If you’re a fan of country music, you’re supporting an extinct genre of music that died around the time Internet music streaming services were born. Though let’s not pretend the topic is that clear-cut. There still exists today a genre that’s called “country music,” but it has nothing to do with actual country. Back when Hank Williams and John Carson were the original country pioneers, and up through the Outlaw genre, and even into the ‘90s, country music consisted of real stories, real bands, fiddles and steel guitars, and true stories of human emotion put into song form.
Today’s country music isn’t country at all. It’s pop music - cookie-cutter drivel mass-produced in studios by greedy corporate executives who push out “earworm” songs laden with electronic instruments, studio soundtracks, and weak, repetitive lyrics that don’t say much at all. Worse than that: The bulk of today’s country music is just rebranded hip-hop that’s targeted to White people as party music.
For most people today, if you asked them, “Are you a fan of country music?” and they responded “Yes,” they generally mean that they like older, classic country. George Jones, Merle Haggard, David Allan Coe, Willie Nelson, and George Strait and Alan Jackson on the more modern end. Unfortunately, the Strait generation of artists was the last death throes of country music. Whereas if you asked someone if they liked pop music, and asked them to list their favorite artists, you can bet Taylor Swift is a name that would fly out of their mouths.
Let’s not confuse pop music today with actual country music. It’s insulting to true cultural pioneers who went through hell–and a whole lot of rejection–to bring the world one of the purest musical genres to ever exist.
Real country music is its own sub-genre, like “classic rock.” You don’t mix Imagine Dragons in with Led Zeppelin and Black Sabbath. In the same way you shouldn’t mix Lainey Wilson and Zach Brown in with Waylon Jennings and Kris Kristofferson.
As the musical world started pushing modern, with music streaming services and ample competition among record companies, the idea became to push music out as a consumer good. This is entirely antithetical to the reason country music existed in the first place. True country started to become popular with the fantastic story-telling abilities of Hank Williams. These stories resonated with people who felt the pain and angst in the poetry.
At its peak, country music dominated the charts throughout the ‘70s when the Outlaw genre started. What the music executives did to kill country music in the modern era, they also tried back in the late ‘60s. They told artists like Willie Nelson, Waylon Jennings, Johnny Cash and David Allan Coe that their music wasn’t catchy enough for the radio - it wasn’t safe enough, it wasn’t commercial enough. These rejected artists started working with independent labels, outside of the mainstream, which is why it was dubbed “Outlaw.” Surprising to the music execs, but not fans of country music, this genre of music would dominate the sappy, commercial music forced out by the largest corporate companies.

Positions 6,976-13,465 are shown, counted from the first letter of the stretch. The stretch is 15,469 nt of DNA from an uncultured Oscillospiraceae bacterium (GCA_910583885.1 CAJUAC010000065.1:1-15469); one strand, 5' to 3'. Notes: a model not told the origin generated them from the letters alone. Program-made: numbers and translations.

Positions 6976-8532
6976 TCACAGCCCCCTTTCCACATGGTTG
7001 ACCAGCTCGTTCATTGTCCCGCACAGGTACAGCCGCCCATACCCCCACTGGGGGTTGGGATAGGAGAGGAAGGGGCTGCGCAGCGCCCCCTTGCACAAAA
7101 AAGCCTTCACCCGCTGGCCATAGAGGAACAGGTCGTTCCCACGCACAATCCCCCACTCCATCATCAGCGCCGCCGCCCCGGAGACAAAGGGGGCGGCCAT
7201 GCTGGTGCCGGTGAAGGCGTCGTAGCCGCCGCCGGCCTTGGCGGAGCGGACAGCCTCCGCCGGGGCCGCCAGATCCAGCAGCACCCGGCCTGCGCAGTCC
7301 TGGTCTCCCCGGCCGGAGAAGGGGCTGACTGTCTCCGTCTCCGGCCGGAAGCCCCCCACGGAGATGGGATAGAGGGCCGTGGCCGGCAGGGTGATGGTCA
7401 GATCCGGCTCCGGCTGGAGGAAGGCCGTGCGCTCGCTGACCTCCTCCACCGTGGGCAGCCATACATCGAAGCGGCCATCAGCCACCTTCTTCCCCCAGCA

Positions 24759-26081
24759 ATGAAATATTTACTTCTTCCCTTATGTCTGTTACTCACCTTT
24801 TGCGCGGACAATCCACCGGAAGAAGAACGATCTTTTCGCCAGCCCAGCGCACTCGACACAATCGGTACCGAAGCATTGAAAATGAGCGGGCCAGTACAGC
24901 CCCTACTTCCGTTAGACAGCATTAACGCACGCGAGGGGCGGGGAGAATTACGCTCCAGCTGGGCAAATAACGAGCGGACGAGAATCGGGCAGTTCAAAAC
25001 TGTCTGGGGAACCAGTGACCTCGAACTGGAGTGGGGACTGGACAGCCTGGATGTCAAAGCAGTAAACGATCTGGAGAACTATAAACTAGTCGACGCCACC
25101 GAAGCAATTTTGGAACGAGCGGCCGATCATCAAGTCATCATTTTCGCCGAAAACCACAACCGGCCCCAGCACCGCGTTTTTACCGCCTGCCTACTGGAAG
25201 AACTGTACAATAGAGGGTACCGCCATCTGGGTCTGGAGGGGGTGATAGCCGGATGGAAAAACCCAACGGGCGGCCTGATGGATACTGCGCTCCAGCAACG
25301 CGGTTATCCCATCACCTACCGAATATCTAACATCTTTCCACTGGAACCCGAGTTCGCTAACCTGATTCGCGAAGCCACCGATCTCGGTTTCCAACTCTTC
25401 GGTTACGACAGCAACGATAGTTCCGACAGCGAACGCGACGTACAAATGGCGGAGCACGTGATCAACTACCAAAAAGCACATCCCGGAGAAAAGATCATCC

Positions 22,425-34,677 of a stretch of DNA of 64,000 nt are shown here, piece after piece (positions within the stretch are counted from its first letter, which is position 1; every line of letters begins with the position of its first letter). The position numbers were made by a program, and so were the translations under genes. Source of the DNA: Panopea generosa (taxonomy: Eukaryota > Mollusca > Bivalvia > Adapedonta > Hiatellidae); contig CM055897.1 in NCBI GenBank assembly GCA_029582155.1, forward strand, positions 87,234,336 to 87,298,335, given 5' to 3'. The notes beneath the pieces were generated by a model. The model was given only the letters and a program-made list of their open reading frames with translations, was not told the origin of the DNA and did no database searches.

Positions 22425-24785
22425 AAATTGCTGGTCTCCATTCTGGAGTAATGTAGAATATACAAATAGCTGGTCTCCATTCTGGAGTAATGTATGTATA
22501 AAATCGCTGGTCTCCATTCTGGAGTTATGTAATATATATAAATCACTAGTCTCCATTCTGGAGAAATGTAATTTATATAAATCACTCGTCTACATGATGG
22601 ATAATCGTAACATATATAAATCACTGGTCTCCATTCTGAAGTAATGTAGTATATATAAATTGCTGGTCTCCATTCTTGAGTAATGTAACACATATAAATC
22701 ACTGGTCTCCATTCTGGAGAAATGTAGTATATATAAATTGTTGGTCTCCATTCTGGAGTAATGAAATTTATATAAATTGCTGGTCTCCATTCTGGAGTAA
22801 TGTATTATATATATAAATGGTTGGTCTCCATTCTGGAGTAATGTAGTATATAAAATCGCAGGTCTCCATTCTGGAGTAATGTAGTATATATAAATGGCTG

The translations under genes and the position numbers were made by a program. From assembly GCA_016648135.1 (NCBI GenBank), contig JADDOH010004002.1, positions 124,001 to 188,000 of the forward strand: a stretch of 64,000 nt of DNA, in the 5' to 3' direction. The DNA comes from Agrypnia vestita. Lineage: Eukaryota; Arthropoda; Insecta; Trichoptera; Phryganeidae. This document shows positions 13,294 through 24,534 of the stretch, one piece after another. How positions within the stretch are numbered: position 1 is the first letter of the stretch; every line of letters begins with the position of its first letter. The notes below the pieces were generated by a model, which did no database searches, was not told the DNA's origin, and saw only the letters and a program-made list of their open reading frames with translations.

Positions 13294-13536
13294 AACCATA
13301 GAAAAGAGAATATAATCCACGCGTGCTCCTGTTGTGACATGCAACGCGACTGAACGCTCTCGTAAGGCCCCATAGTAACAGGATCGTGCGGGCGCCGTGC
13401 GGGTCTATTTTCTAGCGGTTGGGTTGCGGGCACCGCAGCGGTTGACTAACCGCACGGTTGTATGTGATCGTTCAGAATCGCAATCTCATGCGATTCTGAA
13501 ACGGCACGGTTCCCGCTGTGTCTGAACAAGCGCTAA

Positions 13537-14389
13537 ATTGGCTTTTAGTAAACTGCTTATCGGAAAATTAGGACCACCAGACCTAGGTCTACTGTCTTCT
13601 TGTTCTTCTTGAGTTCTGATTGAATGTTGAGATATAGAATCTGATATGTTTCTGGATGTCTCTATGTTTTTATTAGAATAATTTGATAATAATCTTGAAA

After country music became popular, shifty execs tried to kill it in order to monetize it for their own wealth generation. While this just threatened unsuccessfully to kill off country music two generations ago, it actually did kill it in the modern era. The mass monetization of country music went off without a hitch once all of those independent labels either went defunct or sold out to larger companies. On their second attempt to kill country, the corporations met zero resistance.
Country music is dead. You have a few artists who sound as if they’re real country musicians, such as Morgan Wallen and Luke Combs, but the fact is that they only sound like classic country when juxtaposed against the pop-music garbage that surrounds them on the radio.
This fact isn’t any secret. Every country music fan knows that country music died a long time ago. Keith Urban and Brad Paisley are no saviors - they’re progressive sellouts whose corny music is only as good as the person writing songs for their puppet act.
If you want real country music, the truth is you’ll just have to listen to the classics. The real deal is never coming back.
Brian Hendrix is a singer-songwriter who has won and placed in over 20 songwriting contests, winning 12 1st-place prizes. He has also sold publishing rights to 18 of his songs. He doesn’t have any hits under his belt to date, but you never know what the future holds.